Sunday, July 1, 2012

A War Within. Living with PTSD.

This week I'm going a little bit "off message" and shifting the focus away from sunny happy surfy stuff, to a much darker, more serious and important issue; that of Post Traumatic Stress Disorder (PTSD).

My friend James Allen has just aced his degree in Press and Editorial Photography at University College Falmouth and his final year project has been picked up and shared by a number of top end photography journals, websites and was exhibited in London last week.    James decided to tackle the difficult subject of Post Traumatic Stress Disorder which required him to build relationships with sufferers over long periods of time before they were comfortable being photographed and interviewed.  His subjects ranged from former soldiers to victims of domestic violence or people involved in tragic and unforgettable accidents.  Before I pass the baton to James's images and captions, I'll finish on one key statistic that struck me from his work:  More British veterans of the Falklands War and First Gulf War committed suicide than were killed in action.  That's not the Second Gulf War.  Just consider that for a moment then click through to James' website to view the full set of images and accompanying text which explains the issue far more succinctly than it's possible for me to here.

"This body of work aims to empower my subjects, giving them a voice and educating the viewer, thereby reducing the stigma associated with this mental health issue. The images are captioned by text extracted from my interviews so as to allow the viewer to hear their voices, to sense their anger and despair, but also feel hope and new life."

James Allen, June 2012

 “The imagery of Iraq that bombarded my mind was so detailed that I could paint scenes from my mind. I knew the colour of cars, the height of buildings. I could smell the dead people we had shot. I could see the bodies and the thick congealed blood on the floor. It was like a fish had been gutted. I could see the dead Iraqi soldiers, their eyes staring at me, and I was powerless in my dreams to fight back any threat. I was in such a helpless state.”

 “I attempted to commit suicide. My wife found me with a 9mm Glock in my mouth. I was paranoid - I kept arms and ammunition at home and built up a big Arsenal. It wasn’t a fun place to be really, but the culmination of it was that I tried to kill me self. My wife walked through the door as I was about to do the honours. Her face basically stopped me.”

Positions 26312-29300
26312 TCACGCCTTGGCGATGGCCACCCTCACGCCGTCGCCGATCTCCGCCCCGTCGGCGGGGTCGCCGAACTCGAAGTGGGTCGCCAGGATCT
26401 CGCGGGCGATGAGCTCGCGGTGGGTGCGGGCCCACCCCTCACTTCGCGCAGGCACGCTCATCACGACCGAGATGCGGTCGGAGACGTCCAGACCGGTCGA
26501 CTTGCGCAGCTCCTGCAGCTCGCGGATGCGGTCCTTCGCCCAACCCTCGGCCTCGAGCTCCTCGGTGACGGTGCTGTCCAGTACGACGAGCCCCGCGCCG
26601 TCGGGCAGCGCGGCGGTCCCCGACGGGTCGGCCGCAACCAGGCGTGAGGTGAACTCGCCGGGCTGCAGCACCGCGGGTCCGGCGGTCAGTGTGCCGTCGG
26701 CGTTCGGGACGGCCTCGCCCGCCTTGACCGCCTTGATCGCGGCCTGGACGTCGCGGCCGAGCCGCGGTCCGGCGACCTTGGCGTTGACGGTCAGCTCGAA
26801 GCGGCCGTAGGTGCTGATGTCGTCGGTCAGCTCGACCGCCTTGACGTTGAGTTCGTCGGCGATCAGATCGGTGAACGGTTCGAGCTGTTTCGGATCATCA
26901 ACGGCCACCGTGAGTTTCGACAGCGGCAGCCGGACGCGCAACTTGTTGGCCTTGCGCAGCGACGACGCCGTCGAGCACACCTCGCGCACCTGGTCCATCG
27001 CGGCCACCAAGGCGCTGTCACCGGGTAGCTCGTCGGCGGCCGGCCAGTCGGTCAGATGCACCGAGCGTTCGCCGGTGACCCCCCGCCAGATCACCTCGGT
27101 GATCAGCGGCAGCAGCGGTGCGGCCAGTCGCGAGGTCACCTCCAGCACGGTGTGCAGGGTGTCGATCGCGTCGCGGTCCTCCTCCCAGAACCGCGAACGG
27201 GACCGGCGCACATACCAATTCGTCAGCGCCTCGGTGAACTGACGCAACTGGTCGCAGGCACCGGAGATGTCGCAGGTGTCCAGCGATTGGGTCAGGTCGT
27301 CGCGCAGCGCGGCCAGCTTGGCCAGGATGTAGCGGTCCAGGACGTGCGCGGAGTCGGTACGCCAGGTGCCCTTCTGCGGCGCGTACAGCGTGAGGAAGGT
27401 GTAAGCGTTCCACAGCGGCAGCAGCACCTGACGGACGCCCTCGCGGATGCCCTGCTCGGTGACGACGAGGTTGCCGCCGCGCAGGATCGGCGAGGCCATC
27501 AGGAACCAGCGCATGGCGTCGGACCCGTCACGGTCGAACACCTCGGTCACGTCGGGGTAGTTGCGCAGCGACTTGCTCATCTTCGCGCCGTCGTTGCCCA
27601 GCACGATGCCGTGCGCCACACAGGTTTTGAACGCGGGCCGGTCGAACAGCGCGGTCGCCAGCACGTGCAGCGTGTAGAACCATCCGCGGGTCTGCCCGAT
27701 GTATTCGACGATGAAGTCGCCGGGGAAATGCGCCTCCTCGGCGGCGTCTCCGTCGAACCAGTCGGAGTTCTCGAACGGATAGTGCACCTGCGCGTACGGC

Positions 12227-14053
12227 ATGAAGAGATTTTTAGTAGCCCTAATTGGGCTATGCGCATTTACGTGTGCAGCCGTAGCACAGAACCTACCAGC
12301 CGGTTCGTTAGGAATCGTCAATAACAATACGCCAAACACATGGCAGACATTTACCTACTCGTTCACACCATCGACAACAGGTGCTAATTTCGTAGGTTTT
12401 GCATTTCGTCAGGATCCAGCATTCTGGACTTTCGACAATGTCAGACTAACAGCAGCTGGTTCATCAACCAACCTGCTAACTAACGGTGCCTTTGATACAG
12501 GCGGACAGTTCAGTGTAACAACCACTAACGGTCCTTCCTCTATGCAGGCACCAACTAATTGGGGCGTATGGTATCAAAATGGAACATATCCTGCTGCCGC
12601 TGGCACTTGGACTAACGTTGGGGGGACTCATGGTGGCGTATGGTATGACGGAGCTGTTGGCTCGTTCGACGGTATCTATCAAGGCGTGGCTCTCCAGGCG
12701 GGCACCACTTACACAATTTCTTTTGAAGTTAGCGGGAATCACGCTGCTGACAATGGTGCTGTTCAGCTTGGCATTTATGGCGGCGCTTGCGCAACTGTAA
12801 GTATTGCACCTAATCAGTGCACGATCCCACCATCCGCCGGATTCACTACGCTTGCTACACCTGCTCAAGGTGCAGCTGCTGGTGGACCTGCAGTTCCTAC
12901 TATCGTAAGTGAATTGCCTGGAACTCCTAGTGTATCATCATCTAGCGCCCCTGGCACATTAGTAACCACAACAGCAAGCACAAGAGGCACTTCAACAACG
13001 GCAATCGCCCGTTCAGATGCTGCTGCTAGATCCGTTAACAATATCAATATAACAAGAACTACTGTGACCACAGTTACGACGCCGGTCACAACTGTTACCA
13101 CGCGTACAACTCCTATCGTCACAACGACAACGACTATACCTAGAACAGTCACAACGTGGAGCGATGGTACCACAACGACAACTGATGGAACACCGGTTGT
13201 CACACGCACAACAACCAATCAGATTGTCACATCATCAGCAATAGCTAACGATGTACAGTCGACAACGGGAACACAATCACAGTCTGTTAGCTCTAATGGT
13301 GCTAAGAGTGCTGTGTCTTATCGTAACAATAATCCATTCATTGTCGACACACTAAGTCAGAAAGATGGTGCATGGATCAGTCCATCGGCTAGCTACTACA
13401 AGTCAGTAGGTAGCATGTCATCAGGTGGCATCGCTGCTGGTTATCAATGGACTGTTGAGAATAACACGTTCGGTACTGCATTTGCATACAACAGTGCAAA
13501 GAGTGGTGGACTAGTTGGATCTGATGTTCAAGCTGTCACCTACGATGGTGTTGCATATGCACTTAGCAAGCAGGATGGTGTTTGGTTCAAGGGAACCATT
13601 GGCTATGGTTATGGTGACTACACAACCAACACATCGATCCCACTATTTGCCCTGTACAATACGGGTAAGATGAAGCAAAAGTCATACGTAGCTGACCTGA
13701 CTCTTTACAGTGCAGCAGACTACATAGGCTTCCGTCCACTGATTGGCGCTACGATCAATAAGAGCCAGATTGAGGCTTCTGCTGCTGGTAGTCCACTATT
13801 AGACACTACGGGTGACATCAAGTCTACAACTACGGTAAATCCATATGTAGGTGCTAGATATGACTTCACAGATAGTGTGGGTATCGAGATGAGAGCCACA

“I can’t begin to tell you how many soldiers I’ve worked with that have lost everything - wives, partners and even the rights to see their children. Without a doubt, the hardest part of my journey was losing my family. It wasn’t until I lost them I realised I had a serious problem and had to ask for help.”

 “It’s PTSD; you live with something that happened twenty years ago - you still cry about it. You can’t stop, because you’re still not over it. You’re not allowed the space to, because you’re not allowed to talk about it. Even with therapists you start talking about the gory details and they cover their mouths with shock. They’re anxious because they don’t want to hear the really horrid bits. I was seventeen when I went to the doctors to tell him that I’d been raped. He just patted me on the head. It’s shocking.”

“ I think there’s a problem with PTSD because its become a word synonymous with soldiers. People don’t understand that it might be in the domestic sphere as well. It’s the day you realise your totally out of control and that’s the case the next day and the day after that. It’s a repeated pattern; you can’t make yourself or your family safe. And you won’t be safe next year, and at some point you acknowledge that you’re going to be killed, and I don’t know where you go from there. Once you believe that your going to die I don’t know how you can ever believe in anything different. As a consequence I can’t change my behaviour, in that respect it’s probably very similar to a soldier in a war zone because you are scared your going to be killed today. Its fear, I’m just fearful, they used to call it battered wife syndrome.”

 “It was when I was fourteen years old - there was an accident in the back garden involving some petrol near a barbeque. It caught fire and because it was next to my little sister I tried to prevent an accident and threw the bottle away from her ... it ended up hitting a little lad who caught fire from the flames of the petrol. So I chased after him to get him on the ground and roll him around to stop the flames spreading any more ... I jumped on top of him and rolled him around to put out the flames.”

“At first I was depressed because people were blaming me, saying it was my fault - that I’d done it on purpose. I started to experience flashbacks about it - I felt like I was reliving the moment over and over again, seeing certain things. Flames can set me off on a flashback. Just being asleep in the middle of the night I feel like I am reliving it; I can smell the flesh burning and I feel like I’m burning up myself. I see pictures in my mind of what happened.”

1 comment:

  1. Well done James for highlighting this often hidden problem. My thoughts are with the individual's who suffer with this horrible affliction. Mum x